Texas' Tort Reform has Failed to Deliver
February 9, 2008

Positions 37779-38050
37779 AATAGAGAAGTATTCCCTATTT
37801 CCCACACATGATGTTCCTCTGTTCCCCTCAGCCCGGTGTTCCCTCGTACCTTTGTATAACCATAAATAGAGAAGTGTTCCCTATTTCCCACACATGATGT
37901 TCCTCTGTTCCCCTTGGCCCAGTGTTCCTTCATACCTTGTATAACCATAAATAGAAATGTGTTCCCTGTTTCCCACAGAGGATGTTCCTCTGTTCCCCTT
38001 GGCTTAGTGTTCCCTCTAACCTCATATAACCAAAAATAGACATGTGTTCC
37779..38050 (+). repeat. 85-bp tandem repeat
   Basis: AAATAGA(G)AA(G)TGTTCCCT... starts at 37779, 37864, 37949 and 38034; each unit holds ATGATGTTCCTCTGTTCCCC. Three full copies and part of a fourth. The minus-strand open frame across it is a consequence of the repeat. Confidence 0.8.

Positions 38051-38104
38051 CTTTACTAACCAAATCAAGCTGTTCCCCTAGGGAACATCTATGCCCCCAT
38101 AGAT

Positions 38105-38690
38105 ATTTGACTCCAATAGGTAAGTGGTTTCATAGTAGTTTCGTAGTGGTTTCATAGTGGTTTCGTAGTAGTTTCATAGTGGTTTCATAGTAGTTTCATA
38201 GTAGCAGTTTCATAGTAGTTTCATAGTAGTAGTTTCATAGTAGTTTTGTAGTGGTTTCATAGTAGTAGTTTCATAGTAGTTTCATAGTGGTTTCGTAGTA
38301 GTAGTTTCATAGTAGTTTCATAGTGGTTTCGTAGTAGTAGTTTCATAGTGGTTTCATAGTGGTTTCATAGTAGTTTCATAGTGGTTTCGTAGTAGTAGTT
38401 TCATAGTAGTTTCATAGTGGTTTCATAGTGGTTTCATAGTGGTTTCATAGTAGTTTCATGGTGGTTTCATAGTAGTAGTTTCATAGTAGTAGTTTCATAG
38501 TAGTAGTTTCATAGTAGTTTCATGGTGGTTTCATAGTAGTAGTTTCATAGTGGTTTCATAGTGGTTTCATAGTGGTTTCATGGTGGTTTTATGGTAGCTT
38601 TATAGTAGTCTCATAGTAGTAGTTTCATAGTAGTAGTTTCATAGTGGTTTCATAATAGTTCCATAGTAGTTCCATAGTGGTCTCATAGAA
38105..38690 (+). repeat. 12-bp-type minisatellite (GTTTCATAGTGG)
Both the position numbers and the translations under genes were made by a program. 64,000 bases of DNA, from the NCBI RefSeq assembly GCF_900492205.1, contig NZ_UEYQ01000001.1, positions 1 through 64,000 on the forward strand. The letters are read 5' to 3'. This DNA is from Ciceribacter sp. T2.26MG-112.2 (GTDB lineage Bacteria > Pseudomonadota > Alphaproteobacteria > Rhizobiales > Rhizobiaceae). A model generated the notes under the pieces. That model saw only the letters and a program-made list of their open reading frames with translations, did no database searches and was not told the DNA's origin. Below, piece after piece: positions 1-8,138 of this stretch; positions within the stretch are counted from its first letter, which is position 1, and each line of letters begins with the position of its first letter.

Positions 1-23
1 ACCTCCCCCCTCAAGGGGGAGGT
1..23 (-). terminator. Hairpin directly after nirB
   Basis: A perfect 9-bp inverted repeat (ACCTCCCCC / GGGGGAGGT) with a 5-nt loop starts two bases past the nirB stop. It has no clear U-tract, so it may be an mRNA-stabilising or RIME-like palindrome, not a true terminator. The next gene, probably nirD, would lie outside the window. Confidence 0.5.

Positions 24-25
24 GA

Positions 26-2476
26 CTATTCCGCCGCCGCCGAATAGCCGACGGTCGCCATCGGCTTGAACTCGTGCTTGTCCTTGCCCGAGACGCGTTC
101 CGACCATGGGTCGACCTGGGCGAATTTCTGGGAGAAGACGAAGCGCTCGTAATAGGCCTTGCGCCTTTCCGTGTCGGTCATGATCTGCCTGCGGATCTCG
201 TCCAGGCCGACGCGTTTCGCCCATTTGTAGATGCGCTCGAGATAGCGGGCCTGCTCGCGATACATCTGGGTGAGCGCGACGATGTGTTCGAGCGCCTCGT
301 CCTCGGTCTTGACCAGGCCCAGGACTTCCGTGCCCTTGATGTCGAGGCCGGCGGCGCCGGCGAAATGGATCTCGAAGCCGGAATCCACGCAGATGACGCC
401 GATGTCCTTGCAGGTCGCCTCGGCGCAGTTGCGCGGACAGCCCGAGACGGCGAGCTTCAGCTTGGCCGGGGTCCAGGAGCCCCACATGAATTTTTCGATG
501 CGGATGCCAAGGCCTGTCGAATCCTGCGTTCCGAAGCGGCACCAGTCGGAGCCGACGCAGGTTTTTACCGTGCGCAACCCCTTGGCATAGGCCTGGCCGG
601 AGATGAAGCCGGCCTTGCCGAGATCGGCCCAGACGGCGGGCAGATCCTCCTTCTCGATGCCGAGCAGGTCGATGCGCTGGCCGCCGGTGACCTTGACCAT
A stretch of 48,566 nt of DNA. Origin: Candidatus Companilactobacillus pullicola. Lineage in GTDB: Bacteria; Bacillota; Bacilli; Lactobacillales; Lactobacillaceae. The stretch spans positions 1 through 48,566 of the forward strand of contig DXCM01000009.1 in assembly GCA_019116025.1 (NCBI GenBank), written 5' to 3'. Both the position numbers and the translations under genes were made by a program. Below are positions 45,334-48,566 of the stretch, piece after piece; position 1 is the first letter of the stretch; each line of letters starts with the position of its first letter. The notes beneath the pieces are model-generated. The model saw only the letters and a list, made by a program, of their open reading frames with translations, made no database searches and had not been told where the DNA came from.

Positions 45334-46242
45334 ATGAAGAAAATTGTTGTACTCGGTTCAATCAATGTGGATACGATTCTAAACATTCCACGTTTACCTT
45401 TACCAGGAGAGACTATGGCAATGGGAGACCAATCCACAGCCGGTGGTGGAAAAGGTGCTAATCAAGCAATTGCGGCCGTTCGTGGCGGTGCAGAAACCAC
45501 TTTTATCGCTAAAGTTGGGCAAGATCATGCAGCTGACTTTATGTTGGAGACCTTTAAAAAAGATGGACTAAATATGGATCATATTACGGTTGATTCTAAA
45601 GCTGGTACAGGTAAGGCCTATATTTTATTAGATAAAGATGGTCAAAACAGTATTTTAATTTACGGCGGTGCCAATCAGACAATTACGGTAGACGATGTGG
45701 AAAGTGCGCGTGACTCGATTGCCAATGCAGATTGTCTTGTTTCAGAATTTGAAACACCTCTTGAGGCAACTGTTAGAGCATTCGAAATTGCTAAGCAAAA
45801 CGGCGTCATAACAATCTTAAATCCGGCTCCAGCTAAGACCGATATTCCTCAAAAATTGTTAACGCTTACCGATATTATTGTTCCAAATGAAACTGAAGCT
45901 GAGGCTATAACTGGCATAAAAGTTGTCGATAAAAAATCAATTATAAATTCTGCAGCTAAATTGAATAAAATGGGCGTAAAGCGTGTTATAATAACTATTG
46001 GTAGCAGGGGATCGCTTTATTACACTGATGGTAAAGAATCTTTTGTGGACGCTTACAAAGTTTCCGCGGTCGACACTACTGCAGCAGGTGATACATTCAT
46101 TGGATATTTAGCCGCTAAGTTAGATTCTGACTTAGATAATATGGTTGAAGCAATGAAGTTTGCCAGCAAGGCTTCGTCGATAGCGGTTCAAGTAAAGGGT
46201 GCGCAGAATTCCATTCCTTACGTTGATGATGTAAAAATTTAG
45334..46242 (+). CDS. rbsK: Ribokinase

Choosing between greedy trial lawyers and cuddly babies was no contest for most Texas voters. Proposition 12 passed. Four years later, vast swaths of rural Texas are going begging for health care. Proposition 12, and the far-reaching changes in Texas civil law that it dragged behind it, was built on a foundation of mistruths and sketchy assumptions. The number of doctors in the state was not falling, it was steadily rising, according to Texas Medical Board data. There was little statistical evidence showing that frivolous lawsuits were a significant force driving increases in malpractice premiums. Perhaps the most insidious sleight of hand employed by Proposition 12 backers was their repeated insistence that medical malpractice insurance rates were somehow responsible for doctor shortages in rural Texas. “Women in three out of five Texas counties do not have access to obstetricians. Imagine the hardship this creates for many pregnant women in our state,” Gov. Rick Perry told a New York audience in October 2003 at the pro-tort-reform Manhattan Institute for Policy Research. “The problem has not been a lack of compassion among our medical community, but a lack of protection from abusive lawsuits.” The campaign’s promise, that tort reform would cause doctors to begin returning to the state’s sparsely populated regions, has now been tested for four years. It has not proven to be true.